The eyes have one language everywhere.

 

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All About Eye

 

The ability to see is dependent on the actions of several structures in and around the eyeball.  The graphic below lists many of the essential components of the eye’s optical system.

 

When you look at an object, light rays are reflected from the object to the cornea, which is where the miracle begins.  The light rays are bent, refracted and focused by the cornea, lens, and vitreous. The lens’ job is to make sure the rays come to a sharp focus on the retina. The resulting image on the retina is upside-down.   Here at the retina, the light rays are converted to electrical impulses which are then transmitted through the optic nerve, to the brain, where the image is translated and perceived in an upright position!

 

Think of the eye as a camera.  A camera needs a lens and a film to produce an image.  In the same way, the eyeball needs a lens (cornea, crystalline lens, vitreous) to refract, or focus the light and a film (retina) on which to focus the rays.  If any one or more of these components is not functioning correctly, the result is a poor picture.  The retina represents the film in our camera.  It captures the image and sends it to the brain to be developed. The macula is the highly sensitive area of the retina.  The macula is responsible for our critical focusing vision.  It is the part of the retina most used.  We use our macula to read or to stare intently at an object.

 

Pupil

This is the black circle in the middle of the eye. The primary function of the pupil is to control the amount of light entering the eye. When you’re in a bright environment, the pupil becomes smaller to allow less light through. When it’s dark, the pupil expands to allow more light to reach the back of the eye.

Cornea

The cornea is sometimes referred to as the “window of the eye”. It is composed of 5 layers of tissue. Its outer layer (the epithelium) provides protection for the eye. The epithelium is made up of highly regenerative cells that have the ability to grow back within 3 days, allowing for fast healing of superficial injuries. Most of the inner layers of the cornea provide strength to the eye.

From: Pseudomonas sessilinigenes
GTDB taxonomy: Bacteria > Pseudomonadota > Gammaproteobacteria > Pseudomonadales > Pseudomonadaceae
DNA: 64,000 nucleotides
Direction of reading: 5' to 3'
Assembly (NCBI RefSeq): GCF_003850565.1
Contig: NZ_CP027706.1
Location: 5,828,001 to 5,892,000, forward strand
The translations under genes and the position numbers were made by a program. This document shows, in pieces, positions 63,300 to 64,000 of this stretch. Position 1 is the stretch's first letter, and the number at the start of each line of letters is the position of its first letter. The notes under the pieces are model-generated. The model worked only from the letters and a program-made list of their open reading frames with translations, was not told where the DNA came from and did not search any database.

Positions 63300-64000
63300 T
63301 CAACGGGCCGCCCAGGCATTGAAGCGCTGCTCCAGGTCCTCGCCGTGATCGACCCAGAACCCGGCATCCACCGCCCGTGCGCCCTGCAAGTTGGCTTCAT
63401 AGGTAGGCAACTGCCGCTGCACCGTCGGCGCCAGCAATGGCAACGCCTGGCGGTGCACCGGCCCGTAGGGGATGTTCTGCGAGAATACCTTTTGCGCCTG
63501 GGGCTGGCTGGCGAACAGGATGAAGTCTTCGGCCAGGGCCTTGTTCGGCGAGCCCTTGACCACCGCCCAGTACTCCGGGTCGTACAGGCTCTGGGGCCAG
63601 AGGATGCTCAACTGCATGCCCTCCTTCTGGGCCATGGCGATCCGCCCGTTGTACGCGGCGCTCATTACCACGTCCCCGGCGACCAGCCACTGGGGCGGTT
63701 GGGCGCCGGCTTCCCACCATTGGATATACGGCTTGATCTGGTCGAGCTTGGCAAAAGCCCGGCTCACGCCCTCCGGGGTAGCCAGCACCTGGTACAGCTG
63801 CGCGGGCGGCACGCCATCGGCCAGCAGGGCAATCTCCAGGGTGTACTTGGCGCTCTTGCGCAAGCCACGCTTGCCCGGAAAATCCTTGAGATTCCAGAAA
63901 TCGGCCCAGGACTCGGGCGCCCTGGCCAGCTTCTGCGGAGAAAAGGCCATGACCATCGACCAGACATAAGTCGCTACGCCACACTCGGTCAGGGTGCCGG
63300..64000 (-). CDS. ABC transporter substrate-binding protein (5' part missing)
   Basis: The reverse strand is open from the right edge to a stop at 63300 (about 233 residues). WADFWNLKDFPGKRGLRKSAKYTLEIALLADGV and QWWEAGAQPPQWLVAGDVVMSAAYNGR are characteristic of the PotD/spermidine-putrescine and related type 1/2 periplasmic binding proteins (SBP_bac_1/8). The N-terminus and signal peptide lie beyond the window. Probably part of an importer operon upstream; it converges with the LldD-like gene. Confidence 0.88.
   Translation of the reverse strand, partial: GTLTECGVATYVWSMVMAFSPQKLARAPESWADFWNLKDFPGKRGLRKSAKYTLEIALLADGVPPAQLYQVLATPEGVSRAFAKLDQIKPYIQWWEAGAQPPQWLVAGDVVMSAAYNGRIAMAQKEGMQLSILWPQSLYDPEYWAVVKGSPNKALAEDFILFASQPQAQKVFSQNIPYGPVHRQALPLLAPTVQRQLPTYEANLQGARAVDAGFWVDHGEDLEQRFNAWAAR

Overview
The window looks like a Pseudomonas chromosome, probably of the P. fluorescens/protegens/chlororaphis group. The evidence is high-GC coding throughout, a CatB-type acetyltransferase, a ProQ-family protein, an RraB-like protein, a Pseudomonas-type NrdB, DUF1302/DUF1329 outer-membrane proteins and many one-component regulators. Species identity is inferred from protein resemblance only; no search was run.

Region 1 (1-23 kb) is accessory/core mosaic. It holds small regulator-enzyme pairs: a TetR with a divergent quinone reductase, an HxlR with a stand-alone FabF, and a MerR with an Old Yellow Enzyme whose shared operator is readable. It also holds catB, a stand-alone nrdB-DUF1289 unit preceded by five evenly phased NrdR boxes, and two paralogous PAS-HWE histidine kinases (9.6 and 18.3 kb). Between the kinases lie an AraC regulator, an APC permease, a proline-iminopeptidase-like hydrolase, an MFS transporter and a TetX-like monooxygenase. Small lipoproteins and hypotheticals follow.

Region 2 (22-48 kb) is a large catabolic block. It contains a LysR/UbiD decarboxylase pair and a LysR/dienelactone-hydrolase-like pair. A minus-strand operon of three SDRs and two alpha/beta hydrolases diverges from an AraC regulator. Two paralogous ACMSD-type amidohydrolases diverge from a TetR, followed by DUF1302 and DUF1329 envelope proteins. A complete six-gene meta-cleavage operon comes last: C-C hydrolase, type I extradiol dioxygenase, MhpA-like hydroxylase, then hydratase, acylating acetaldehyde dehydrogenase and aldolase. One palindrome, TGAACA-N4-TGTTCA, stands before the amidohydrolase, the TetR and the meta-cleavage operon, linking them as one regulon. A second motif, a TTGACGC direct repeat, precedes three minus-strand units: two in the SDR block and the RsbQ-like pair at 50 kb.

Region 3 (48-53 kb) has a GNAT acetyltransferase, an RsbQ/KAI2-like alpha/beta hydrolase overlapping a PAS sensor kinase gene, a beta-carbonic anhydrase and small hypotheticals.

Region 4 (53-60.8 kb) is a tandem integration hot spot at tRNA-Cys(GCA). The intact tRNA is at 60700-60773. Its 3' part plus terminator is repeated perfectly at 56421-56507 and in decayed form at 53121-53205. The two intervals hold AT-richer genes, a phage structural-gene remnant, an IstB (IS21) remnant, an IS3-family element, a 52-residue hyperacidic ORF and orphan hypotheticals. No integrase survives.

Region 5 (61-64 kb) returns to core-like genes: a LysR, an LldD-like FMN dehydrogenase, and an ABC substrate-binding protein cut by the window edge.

Vitreous Body

This is the clear gel-like substance located inside the eye’s cavity. Its purpose is to provide a spherical shape to the eye. The vitreous body may develop small clumps known as ‘floaters’, which are especially common in nearsighted people.

Iris

This is the colored part of the eye surrounding the pupil. The primary function of the iris is to control the size of the pupil. This is acheived through contraction or expansion of the muscles of the iris.

Sclera

The sclera is the white part surrounding the iris. The sclera’s purpose is to provide structure, strength, and protection to the eye.

Retina

The retina consists of fine nerve tissue which lines the inside wall of the eyes and acts like the film in a camera. Its primary function is to transmit images to the brain.

Angle Structures

The area in the anterior chamber where the cornea and iris join is known as the angle.  This is comprised of several structures that make up the eye’s drainage system.  The angle structures include:  the outermost part of the iris, the front of the ciliary body, the trabecular meshwork, and the Canal of Schlemm.

Aqueous is formed in the ciliary body behind the iris.  It flows through the pupillary space into the anterior chamber.  From there, the fluid travels into the angle structures and drains from the eye.

As the aqueous fluid leaves the angle, it passes through a filter called the trabecular meshwork.  After leaving the trabecular meshwork, the aqueous travels through a tiny channel in the sclera called the Canal of Schlemm.  The aqueous flows into other tiny channels and eventually into the eye’s blood vessels.

The production and drainage of aqueous fluid determines the eye’s intraocular pressure (IOP).

The layers of the cornea